The U.S. Supreme Court agreed last week to hear a major copyright case, Fourth Estate Public Benefit Corp. v. Wall-Street.com LLC. When the Court rules on this case in its next term, it will resolve a long-standing split between federal circuit courts on the question of whether Section 411(a) of the Copyright Act allows lawsuits to be initiated while a copyright application is pending before the Copyright Office, as opposed to after a registration certificate has been issued. The distinction is important because it can take the Copyright Office a year or more to issue a registration certificate. This means that in some districts, a creator may be forced to wait for up to a year to bring suit, watching as the infringement continues, until they finally receive a copyright registration certificate—either that or pay an expedited processing fee of $850.

The language of the statute is unclear as to the timing of when a lawsuit can be brought, stipulating only that “no civil action for infringement…shall be instituted until pre-registration or registration of the copyright claim has been made,” which two federal circuits—the Fifth and the Ninth Circuits—have interpreted as requiring a filing of the claim with the Copyright Office by the claimant. This interpretation, known as the “application approach,” stands in contrast to the “registration approach” of the Second and Tenth Circuits, which requires the Register of Copyrights to have acted on the application for registration by approving or denying it. The case before the Supreme Court comes from the Eleventh Circuit, which deepened the split by adopting the Tenth Circuit’s registration approach.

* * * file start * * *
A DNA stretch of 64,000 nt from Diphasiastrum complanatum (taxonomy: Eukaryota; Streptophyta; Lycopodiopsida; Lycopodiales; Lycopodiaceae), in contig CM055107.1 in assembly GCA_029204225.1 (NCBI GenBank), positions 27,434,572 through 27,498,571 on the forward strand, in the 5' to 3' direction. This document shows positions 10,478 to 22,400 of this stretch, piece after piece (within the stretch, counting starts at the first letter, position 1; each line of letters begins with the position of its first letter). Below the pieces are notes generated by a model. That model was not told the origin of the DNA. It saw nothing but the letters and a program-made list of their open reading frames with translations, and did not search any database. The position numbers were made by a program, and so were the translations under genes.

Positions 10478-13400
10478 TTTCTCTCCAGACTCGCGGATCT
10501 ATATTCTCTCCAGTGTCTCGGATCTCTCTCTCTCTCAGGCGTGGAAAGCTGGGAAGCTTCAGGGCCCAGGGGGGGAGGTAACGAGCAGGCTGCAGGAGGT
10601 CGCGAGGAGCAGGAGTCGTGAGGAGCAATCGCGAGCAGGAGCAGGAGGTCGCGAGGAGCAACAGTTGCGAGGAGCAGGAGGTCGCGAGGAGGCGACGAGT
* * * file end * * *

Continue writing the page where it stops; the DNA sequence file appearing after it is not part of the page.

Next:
Splits between federal circuits create parallel legal regimes and allocate rights differently between jurisdictions, creating disparity in how federal law is applied. As a result, the Supreme Court is more likely to accept such cases. For example, in this case, copyright owners bringing infringement lawsuits in jurisdictions following the “registration approach” must wait until their registration application has been approved (or pay the expedited processing fee), while those bringing suit in jurisdictions following the “application approach” can do so immediately after submitting their registration application, deposit, and fees.

The Authors Guild anticipates filing or joining an amicus brief supporting the “application approach.” We will continue to watch the developments in this case and provide you with regular updates.